A Babylon Village Planning Board hearing for a proposed West Main Street performing arts center last week focused on parking, a precious commodity during peak hours in the downtown business district.
A parking engineer hired by Mark and Dylan Perlman, the father and son team who would own and run the center, told board members there would be “more than ample” space for an expected 177 to 207 theater patron and employee vehicles if on-street and nearby municipal lots are considered together.
But board officials asked for further study and about the possibility of a trolley to take employees from the Long Island Rail Road station to the theater.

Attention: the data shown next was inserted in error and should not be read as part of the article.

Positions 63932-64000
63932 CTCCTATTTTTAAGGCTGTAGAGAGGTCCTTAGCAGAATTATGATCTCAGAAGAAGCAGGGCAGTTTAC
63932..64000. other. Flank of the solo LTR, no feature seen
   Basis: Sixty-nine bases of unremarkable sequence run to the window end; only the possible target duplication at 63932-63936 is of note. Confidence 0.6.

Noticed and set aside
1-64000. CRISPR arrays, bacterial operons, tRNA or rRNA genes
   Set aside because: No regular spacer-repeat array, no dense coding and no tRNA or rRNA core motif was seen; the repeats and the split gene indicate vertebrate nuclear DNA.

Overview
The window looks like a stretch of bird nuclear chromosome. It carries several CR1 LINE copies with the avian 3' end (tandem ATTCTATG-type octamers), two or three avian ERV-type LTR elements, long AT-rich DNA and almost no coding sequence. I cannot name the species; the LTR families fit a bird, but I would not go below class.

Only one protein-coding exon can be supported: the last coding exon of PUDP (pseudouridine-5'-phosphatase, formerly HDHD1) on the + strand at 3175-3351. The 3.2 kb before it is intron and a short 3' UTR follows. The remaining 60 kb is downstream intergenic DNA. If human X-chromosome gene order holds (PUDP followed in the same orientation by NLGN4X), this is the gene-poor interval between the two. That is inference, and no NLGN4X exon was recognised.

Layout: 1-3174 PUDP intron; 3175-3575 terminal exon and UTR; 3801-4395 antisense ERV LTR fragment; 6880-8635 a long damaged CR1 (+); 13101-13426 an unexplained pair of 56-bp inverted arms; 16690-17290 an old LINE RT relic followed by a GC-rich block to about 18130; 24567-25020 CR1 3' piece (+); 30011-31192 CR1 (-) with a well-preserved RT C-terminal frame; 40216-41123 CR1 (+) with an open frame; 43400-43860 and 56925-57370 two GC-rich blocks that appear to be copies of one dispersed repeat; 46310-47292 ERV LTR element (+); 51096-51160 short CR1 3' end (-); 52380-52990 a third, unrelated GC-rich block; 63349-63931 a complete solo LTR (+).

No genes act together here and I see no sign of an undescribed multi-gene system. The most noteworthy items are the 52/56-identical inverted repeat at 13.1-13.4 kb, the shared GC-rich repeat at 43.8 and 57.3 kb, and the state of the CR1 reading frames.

Patrons from the restaurants and bars along Main Street sometimes venture into the neighborhoods immediately to the south in search of parking and traffic shortcuts, annoying residents there. Related concerns snarled a bid by Christ Episcopal Church, on Prospect Street, to open a community kitchen in 2015. The kitchen eventually opened, with assurances from management that on-street parking would be closely managed.
The parking study, by Huntington Station-based PSC Engineering, found 239 on-street and 704 off-street spaces within a one-block radius of the theater, at 34 West Main Street.
The former movie theater closed in 2014.
The Perlmans, Seaford residents who have said they intend to bring Broadway-grade shows as well as music, movies and theater classes to the now-shuttered space, are scheduled to appear before village trustees Aug. 9 at 8 p.m.